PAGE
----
June 2020
Volume 61, Issue 7
Open Access
ARVO Annual Meeting Abstract  |   June 2020
mTORC1 is needed for maintenance of retinal microglia numbers and dendritic arbors but is not necessary for their proliferation in response to retinal injury
Author Affiliations & Notes
  • Steven F Abcouwer
    Ophthalmology & Visual Science, Univ of Michigan Kellog Eye Ctr, Ann Arbor, Michigan, United States
  • Sumathi Shanmugam
    Ophthalmology & Visual Science, Univ of Michigan Kellog Eye Ctr, Ann Arbor, Michigan, United States
  • Heather Hager
    Ophthalmology & Visual Science, Univ of Michigan Kellog Eye Ctr, Ann Arbor, Michigan, United States
  • Dejuan Kong
    Ophthalmology & Visual Science, Univ of Michigan Kellog Eye Ctr, Ann Arbor, Michigan, United States
  • David A Antonetti
    Ophthalmology & Visual Science, Univ of Michigan Kellog Eye Ctr, Ann Arbor, Michigan, United States
  • Footnotes
    Commercial Relationships   Steven Abcouwer, None; Sumathi Shanmugam, None; Heather Hager, None; Dejuan Kong, None; David Antonetti, None
  • Footnotes
    Support  NIH R01 EY029349 and NIH P30 EY007003
Investigative Ophthalmology & Visual Science June 2020, Vol.61, 704. doi:
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      Steven F Abcouwer, Sumathi Shanmugam, Heather Hager, Dejuan Kong, David A Antonetti; mTORC1 is needed for maintenance of retinal microglia numbers and dendritic arbors but is not necessary for their proliferation in response to retinal injury. Invest. Ophthalmol. Vis. Sci. 2020;61(7):704.

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      © ARVO (1962-2015); The Authors (2016-present)

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Abstract

Purpose : Microglia are innate immune cells of the retina. Their numbers and positions are tightly controlled, so that their dendritic arbors can survail the entire plexiform layers without overlapping. In response to retinal injury microglia proliferate and migrate toward damaged tissue and dying cells. Mechanistic target of rapamycin complex 1 (mTORC1) is a central control point for cell metabolism and growth, and has been implicated in microglia proliferation. Conditional knockout (cKO) of the mTORC1 component Raptor was used to test the hypothesis that mTORC1 is necessary for maintenance of retinal microglia numbers and their proliferative response following ischemia-reperfusion (IR) injury.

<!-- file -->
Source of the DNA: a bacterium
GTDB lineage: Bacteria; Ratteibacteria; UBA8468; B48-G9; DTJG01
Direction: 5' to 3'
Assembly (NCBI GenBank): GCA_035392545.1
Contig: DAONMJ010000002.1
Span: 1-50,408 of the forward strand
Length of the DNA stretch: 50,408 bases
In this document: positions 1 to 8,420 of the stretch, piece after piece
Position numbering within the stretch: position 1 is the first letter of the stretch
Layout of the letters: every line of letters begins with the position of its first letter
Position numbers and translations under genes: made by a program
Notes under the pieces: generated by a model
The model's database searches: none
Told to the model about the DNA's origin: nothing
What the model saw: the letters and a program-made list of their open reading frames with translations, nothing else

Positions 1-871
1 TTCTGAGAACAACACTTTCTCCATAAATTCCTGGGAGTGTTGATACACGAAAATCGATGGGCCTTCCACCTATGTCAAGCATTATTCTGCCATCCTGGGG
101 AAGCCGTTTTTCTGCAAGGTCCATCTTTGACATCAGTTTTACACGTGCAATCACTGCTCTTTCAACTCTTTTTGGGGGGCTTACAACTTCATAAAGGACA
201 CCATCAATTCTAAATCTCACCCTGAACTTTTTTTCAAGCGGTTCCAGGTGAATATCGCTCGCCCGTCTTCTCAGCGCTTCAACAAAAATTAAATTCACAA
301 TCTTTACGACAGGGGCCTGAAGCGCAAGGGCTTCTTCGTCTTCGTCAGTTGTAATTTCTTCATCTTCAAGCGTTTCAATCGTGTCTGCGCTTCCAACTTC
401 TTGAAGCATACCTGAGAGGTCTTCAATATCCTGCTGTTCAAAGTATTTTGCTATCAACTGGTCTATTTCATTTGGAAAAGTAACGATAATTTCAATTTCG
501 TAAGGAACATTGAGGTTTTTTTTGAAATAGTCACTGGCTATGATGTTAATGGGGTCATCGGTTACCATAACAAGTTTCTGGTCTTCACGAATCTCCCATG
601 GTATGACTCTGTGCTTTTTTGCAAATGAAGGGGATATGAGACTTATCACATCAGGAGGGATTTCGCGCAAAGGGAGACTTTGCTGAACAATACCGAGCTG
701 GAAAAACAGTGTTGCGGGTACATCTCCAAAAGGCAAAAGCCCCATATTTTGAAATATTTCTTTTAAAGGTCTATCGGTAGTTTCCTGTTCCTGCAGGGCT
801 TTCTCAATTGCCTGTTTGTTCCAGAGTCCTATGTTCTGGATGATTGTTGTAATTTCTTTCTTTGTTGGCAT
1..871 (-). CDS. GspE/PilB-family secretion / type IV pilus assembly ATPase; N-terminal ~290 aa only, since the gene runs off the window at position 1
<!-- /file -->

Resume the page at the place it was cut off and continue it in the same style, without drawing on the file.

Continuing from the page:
Methods : To specifically disrupt mTORC1 in microglia of adult mice, tamoxifen (TAM)-inducible Cre-driver strains, CX3CR1-CreERT2 and CX3CR1-EYFP-CreERT2, were crossed with Rptorf/f mice. Mice with no TAM treatment, or TAM-treated mice with one (het) or no (wt) disrupted Rptor allele served as controls. IR injury was unilaterally produced by injection of saline into the anterior chamber to elevate intraocular pressure and restrict retinal and choroidal blood flow for 90 min. Microglia populations were examined by flow cytometry of dissociated retinal cells using antibodies to myeloid leukocyte markers. Microglial morphologies were examined by immunofluorescence analysis of flat-mounted retinas, using antibodies to microglia markers and green fluorescent protein to detect YFP.

Results : Disruption of mTORC1 caused significant 39% and 44% decreases in basal microglia numbers at 20 and 30 days after TAM treatment, respectively. At 30 days after TAM treatment, individual microglia arbor areas were significantly decreased by an average of 60%, leaving regions of plexiform apparently un-survailed. mTORC1-deficient microglia did not appear activated; they remained ramified and soma areas were not increased. Although microglial populations in Sham-treated eyes were progressively decreased with disruption of one or two alleles of Rptor, Rptor cKO, het and wt microglia exhibited similar 1.8-2.0 fold population increases at 4 days after IR.

Conclusions : These results suggest that control of retinal population homeostasis and their proliferative response to injury are fundamentally different, in that mTORC1 is essential for the former but not the latter.

This is a 2020 ARVO Annual Meeting abstract.

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